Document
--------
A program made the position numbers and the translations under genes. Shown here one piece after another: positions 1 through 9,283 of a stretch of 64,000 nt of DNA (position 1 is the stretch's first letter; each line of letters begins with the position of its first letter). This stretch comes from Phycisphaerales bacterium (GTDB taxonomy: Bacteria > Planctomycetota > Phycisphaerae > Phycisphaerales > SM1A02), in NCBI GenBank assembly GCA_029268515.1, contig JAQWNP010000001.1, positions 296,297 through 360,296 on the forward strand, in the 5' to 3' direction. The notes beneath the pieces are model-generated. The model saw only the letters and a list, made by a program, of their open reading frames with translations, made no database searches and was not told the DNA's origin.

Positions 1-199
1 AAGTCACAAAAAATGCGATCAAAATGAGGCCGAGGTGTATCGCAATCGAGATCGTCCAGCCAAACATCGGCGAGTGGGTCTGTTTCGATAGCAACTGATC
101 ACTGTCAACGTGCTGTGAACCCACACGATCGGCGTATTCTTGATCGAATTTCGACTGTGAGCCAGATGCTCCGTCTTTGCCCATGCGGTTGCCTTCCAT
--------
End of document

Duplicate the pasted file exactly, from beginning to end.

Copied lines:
A program made the position numbers and the translations under genes. Shown here one piece after another: positions 1 through 9,283 of a stretch of 64,000 nt of DNA (position 1 is the stretch's first letter; each line of letters begins with the position of its first letter). This stretch comes from Phycisphaerales bacterium (GTDB taxonomy: Bacteria > Planctomycetota > Phycisphaerae > Phycisphaerales > SM1A02), in NCBI GenBank assembly GCA_029268515.1, contig JAQWNP010000001.1, positions 296,297 through 360,296 on the forward strand, in the 5' to 3' direction. The notes beneath the pieces are model-generated. The model saw only the letters and a list, made by a program, of their open reading frames with translations, made no database searches and was not told the DNA's origin.

Positions 1-199
1 AAGTCACAAAAAATGCGATCAAAATGAGGCCGAGGTGTATCGCAATCGAGATCGTCCAGCCAAACATCGGCGAGTGGGTCTGTTTCGATAGCAACTGATC
101 ACTGTCAACGTGCTGTGAACCCACACGATCGGCGTATTCTTGATCGAATTTCGACTGTGAGCCAGATGCTCCGTCTTTGCCCATGCGGTTGCCTTCCAT